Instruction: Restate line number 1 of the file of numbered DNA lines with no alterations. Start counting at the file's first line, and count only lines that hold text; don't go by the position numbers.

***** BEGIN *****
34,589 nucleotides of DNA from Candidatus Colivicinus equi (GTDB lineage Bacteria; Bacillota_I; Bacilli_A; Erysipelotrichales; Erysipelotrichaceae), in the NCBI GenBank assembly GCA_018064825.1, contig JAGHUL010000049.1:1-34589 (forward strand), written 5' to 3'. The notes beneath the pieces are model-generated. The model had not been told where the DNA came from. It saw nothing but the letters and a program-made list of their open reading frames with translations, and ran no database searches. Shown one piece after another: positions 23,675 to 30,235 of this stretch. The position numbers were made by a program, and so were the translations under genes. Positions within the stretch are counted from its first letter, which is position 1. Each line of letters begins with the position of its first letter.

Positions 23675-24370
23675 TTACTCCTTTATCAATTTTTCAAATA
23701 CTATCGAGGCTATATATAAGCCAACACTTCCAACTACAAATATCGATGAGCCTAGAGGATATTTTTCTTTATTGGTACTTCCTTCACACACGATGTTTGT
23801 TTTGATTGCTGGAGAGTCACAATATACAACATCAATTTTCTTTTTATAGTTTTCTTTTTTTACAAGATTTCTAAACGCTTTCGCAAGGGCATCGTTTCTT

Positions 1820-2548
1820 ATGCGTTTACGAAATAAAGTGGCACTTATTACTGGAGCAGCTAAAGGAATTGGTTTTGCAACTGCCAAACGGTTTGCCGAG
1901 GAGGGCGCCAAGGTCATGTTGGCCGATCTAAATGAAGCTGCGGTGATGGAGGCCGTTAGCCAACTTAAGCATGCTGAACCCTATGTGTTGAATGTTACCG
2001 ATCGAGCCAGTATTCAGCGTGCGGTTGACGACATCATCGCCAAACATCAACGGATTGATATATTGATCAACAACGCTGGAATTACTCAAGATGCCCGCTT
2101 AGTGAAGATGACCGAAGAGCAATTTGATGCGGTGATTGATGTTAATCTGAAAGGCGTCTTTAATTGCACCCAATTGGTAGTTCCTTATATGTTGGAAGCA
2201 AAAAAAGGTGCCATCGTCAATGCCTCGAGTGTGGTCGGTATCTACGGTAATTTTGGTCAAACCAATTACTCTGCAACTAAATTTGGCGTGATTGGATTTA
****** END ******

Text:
34,589 nucleotides of DNA from Candidatus Colivicinus equi (GTDB lineage Bacteria; Bacillota_I; Bacilli_A; Erysipelotrichales; Erysipelotrichaceae), in the NCBI GenBank assembly GCA_018064825.1, contig JAGHUL010000049.1:1-34589 (forward strand), written 5' to 3'. The notes beneath the pieces are model-generated. The model had not been told where the DNA came from. It saw nothing but the letters and a program-made list of their open reading frames with translations, and ran no database searches. Shown one piece after another: positions 23,675 to 30,235 of this stretch. The position numbers were made by a program, and so were the translations under genes. Positions within the stretch are counted from its first letter, which is position 1. Each line of letters begins with the position of its first letter.